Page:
How does a multinational company – one that operates in more than 100 countries – ensure that all staff are on the same page? With a strategic localization plan, of course. While the answer may be simple in theory, orchestrating the accurate and timely localization of internal training collateral requires a little help from localization experts. Here’s how we assisted Amway in conducting a localization process that was streamlined, efficient and ultimately, effective.
In order to upskill their staff around the globe, Amway turned to Rubric to localize their multi-media training collateral.
Amway needed to localize internal training collateral that consisted of web and video-based content. This called for the translation, subtitling, engineering and testing of various assets, totaling a massive 250, 000 words. With staff working in multiple time zones and offices, the project required a water-tight, strategic localization strategy that emphasized collaboration with all stakeholders, regardless of where they were located around the world.
Effective communication played a pivotal role in the project’s success.
Regular communication between Rubric project managers, translators, engineers and Amway staff and stakeholders played a crucial role in the success of the project. We sought to find the most effective methods of communication between all involved and then prioritized frequent calls, meetings and updates with all concerned.
Proactive project management allowed us to plan for all eventualities and create schedules based on each market’s specific needs.
In order to ensure that we were able to provide Amway with a superior localized end result, we first sought to understand exactly what they expected from the project. Once we had identified these goals, we then worked together to determine the most efficient (and effective) processes and technology. By identifying potential issues before we began, we were able to streamline the localization process as we were aware of the red flags and bottlenecks that might be encountered along the way right from the get-go. Specific localization schedules were planned around market-dependent, pre-determined launch dates as well as the current workload and capacity of Amway staff. Rubric project managers ensured that everyone was on the same page at all times.
A resounding success, our partnership with Amway enabled the company to effectively upskill staff in their UK, US, China, Mexico, Thailand, Korea, Japan and Russia branches.
For the full run-down of what this project entailed, you can download our Case Study, here.
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When briefing in any project, the first question should always be: how long will it take? And when that project has a localization component, understanding the project timeframe is even more important.
The key is to plan early. As soon as you’re aware that translation is required, your starting point should be sitting down with a localization service provider (LSP) so that they can help you plan effectively. Good project management from your LSP can help you scope your project thoroughly, assess risks, provide a clear schedule so tasks are done in the right order and help you move tasks off the critical path. This helps reduce stress and time to market.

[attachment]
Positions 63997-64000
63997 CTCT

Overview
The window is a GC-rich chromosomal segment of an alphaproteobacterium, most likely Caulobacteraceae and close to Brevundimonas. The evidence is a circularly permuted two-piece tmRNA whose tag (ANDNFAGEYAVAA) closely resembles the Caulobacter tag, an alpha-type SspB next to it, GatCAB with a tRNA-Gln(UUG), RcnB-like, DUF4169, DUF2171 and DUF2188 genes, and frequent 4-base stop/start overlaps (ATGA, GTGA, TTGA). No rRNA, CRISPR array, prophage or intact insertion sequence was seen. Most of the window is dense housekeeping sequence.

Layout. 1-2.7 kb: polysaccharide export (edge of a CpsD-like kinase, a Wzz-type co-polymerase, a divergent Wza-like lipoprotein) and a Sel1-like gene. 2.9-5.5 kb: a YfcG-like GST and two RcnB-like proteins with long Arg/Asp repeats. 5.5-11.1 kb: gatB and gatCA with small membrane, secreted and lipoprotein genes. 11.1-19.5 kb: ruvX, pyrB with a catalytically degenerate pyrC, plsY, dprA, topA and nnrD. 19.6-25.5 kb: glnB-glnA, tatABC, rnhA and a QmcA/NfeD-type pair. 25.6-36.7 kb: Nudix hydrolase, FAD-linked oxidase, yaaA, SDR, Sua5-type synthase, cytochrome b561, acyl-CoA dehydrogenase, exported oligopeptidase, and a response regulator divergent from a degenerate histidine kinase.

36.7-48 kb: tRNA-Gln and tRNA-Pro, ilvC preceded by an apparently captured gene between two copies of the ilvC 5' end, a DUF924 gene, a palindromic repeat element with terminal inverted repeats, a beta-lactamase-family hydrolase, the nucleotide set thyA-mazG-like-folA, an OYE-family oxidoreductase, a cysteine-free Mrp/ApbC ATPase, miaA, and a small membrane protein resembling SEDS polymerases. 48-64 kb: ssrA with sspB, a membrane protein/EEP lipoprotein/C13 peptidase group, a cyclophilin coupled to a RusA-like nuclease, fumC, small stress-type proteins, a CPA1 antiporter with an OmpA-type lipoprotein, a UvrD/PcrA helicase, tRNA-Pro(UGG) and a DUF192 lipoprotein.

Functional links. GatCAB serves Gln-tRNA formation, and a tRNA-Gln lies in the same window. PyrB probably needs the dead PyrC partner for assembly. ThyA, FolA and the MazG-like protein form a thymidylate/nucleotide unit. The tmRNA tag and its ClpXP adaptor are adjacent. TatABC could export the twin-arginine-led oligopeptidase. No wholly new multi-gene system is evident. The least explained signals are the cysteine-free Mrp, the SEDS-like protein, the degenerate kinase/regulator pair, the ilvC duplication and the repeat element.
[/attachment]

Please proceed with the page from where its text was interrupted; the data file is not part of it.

Having a gauge of the number of words you need translated is essential. A good rule of thumb for translation is 2 000 words per day, on average, once translation is in progress. For small volumes there’s a ramp up time for the LSP, so the earlier you start to plan with the LSP, the smoother the project will run. And if you’re looking to send English content and your target market content together, then you need to plan extra carefully. One also needs to factor in the time needed to create glossaries and style guides.
When planning any translation project, you should ask yourself a few simple questions:
- When do I need to have the content ready?
- Is there a need for a pre-final content stage?
- When is the source content final and ready for translation?
- Have I clearly identified the content for translation?
- In what format will I provide the content to be translated and are all source files available?
- What languages do I need this content in and which countries are being targeted?
- What other tasks need to be done for this to be ready for market?
- Will we have reviewers look at the content?
When it comes to localization different things take longer than others, of course.
With video localization, translating the script is often the smallest part of the project because scripts are generally quite short. It’s the other tasks that can prove complicated. Your LSP needs a clear idea of the project schedule to ensure that voice samples can be recorded and provided on the correct dates. If your LSP is creating videos, they need the source videos and should know the software that these were created in; they’ll also need information around output formats, video quality and screen resolution to ensure you get the correct deliverables back.